PO: I graduated from Hopkins. I worked for the Health Services Administration, which was then, it's now HRSA, but it ran community health centers and it did a lot of maternal and child health. They were actually doing … they actually had prototypical quality measures for community health centers. And being that I would go out in the field too, and visit with states that had maternal and child health programs. So it was a great learning experience, but it wasn't in the field of quality because those jobs were really kind of, not the kind of thing that I wanted to spend my time doing. But what happened in the meantime was, Don Berwick was starting to think about this, a lot of companies in the United States were doing continuous quality improvement, like the autos challenged by Japan. They had to learn what was called the Toyota Production System. So the techniques that Deming had, had to go to Japan to get adopted, were permeating our society. And people in those companies that were buying healthcare said, "What about you, healthcare? We're paying a lot for you and we don't feel like we're getting very much. In fact, we don't know what we're getting." So that was our foothold.
Driving Change and Having an Impact in Healthcare
CA: So interesting. And there's two ideas there. One is bringing the Toyota method into healthcare. What have you learned about bringing outside-in change into healthcare and driving system-wide impact?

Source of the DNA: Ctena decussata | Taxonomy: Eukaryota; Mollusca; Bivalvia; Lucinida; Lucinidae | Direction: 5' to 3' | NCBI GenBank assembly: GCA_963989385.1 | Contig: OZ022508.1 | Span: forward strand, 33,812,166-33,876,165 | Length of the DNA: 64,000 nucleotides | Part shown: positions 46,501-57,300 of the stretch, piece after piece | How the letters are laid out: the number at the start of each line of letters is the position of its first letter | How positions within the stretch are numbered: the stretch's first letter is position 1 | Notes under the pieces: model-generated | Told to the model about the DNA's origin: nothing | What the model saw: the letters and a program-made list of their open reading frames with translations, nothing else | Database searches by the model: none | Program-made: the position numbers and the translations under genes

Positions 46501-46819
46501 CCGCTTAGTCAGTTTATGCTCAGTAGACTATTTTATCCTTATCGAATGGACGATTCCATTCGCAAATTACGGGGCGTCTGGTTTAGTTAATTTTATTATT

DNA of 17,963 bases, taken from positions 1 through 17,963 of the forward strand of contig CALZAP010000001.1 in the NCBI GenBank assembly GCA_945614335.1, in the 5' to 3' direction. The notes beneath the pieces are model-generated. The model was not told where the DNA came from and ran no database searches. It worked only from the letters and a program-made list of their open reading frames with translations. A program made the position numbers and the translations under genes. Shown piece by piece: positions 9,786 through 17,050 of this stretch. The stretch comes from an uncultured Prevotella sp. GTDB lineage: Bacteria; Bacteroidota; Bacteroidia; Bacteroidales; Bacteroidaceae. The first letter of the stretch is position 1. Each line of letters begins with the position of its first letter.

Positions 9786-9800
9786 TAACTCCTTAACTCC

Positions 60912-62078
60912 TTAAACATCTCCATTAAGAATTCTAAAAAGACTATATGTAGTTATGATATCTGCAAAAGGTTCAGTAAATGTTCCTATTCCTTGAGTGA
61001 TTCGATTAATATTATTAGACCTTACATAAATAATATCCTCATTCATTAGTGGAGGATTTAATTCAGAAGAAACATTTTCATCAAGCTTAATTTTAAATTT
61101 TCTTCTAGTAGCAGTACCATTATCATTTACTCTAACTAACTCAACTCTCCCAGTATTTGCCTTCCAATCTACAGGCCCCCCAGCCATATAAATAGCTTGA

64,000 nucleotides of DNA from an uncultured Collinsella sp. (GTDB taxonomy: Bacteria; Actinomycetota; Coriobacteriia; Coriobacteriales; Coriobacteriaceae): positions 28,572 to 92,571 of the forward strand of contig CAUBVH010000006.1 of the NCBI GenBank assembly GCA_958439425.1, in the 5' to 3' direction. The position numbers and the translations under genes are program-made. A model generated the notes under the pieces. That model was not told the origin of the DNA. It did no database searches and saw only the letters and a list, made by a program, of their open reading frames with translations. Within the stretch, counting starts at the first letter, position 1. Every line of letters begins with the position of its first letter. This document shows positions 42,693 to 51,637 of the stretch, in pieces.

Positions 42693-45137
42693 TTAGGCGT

PO: It's really hard. It's really hard. Well, I mean, I think it was a good thing that Don Berwick was such a wonderful evangelist for this stuff. And IHI, he started IHI not much later than NCQA started, and the hospitals were beginning to get a lot of questions about what was happening and could they prove that they were good quality and so forth. And it really was the outside forces. I mean, there are always believers in any industry that really wanted to do better and there's no shortage of people that went into healthcare with all the best intentions and then took a look around and said, "This isn't really why I'm here." So the thing I can point to is one, the idea of population health management, it feels like it's here to stay and maybe we're going to really make it real. And the idea of processes that need to be re-engineered systems that support people towards better care. Those are the things that we stand for and that we've helped to advance, but we're nowhere near where we need to be.